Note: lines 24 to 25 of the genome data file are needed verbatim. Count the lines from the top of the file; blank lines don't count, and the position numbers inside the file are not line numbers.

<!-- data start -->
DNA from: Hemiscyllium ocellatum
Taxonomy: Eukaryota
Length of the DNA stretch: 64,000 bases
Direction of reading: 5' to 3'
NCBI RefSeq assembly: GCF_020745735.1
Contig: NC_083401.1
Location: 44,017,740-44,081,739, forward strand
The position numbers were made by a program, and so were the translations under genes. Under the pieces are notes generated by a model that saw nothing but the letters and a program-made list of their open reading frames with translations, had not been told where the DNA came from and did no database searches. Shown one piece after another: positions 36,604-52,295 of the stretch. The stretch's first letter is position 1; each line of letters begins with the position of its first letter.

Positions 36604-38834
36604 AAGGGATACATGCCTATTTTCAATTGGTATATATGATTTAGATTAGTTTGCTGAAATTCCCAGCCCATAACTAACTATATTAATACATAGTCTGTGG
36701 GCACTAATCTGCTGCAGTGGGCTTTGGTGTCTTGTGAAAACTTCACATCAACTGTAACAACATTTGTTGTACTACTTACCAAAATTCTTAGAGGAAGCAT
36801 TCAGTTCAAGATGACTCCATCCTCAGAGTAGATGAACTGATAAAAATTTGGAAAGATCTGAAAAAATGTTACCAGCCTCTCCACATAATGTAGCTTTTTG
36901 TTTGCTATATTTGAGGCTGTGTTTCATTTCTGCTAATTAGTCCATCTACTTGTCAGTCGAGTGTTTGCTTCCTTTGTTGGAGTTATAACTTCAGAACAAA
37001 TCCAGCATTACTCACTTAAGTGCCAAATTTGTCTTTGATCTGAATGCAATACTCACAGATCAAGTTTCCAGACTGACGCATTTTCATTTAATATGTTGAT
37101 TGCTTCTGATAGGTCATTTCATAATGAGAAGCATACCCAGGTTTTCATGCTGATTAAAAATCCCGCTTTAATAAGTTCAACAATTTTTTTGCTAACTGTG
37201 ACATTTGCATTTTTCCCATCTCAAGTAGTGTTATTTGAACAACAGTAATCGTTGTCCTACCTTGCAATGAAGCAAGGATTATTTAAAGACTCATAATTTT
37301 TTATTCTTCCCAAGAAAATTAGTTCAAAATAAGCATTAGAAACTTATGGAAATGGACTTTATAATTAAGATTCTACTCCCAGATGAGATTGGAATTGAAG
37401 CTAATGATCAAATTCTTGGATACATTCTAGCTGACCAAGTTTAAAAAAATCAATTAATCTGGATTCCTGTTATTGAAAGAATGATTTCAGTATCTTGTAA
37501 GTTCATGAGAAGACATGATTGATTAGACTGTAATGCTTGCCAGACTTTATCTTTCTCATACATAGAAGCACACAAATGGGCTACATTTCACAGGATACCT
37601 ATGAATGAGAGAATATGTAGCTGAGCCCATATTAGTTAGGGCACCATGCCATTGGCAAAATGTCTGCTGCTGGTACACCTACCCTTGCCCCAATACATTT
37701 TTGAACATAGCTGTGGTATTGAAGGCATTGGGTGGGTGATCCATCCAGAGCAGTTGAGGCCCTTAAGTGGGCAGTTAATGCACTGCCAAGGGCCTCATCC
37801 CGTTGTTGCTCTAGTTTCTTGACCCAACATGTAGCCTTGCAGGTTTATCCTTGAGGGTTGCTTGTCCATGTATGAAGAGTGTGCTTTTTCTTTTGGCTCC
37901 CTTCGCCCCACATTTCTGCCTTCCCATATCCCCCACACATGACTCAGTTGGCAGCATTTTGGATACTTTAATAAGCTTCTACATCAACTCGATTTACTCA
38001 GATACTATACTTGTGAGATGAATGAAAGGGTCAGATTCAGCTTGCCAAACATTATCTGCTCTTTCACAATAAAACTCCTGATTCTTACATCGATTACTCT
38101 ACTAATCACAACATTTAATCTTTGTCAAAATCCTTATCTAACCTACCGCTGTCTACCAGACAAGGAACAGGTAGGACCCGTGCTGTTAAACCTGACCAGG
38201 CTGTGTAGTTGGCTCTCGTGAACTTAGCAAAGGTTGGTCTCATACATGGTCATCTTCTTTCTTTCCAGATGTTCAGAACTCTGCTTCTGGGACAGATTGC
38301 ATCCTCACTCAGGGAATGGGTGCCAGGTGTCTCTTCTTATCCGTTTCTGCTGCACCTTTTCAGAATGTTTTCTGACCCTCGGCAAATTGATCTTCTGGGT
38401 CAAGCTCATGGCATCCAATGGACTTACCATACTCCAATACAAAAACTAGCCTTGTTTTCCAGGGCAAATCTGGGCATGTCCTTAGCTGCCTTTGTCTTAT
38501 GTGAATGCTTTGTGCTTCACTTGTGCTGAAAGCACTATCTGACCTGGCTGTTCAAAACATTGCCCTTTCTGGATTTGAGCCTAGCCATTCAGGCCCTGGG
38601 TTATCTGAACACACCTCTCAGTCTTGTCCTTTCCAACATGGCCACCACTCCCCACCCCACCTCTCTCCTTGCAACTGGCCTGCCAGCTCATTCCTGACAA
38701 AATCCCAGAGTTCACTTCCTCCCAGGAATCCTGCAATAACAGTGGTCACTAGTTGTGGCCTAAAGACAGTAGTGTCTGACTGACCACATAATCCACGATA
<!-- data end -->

38001 GATACTATACTTGTGAGATGAATGAAAGGGTCAGATTCAGCTTGCCAAACATTATCTGCTCTTTCACAATAAAACTCCTGATTCTTACATCGATTACTCT
38101 ACTAATCACAACATTTAATCTTTGTCAAAATCCTTATCTAACCTACCGCTGTCTACCAGACAAGGAACAGGTAGGACCCGTGCTGTTAAACCTGACCAGG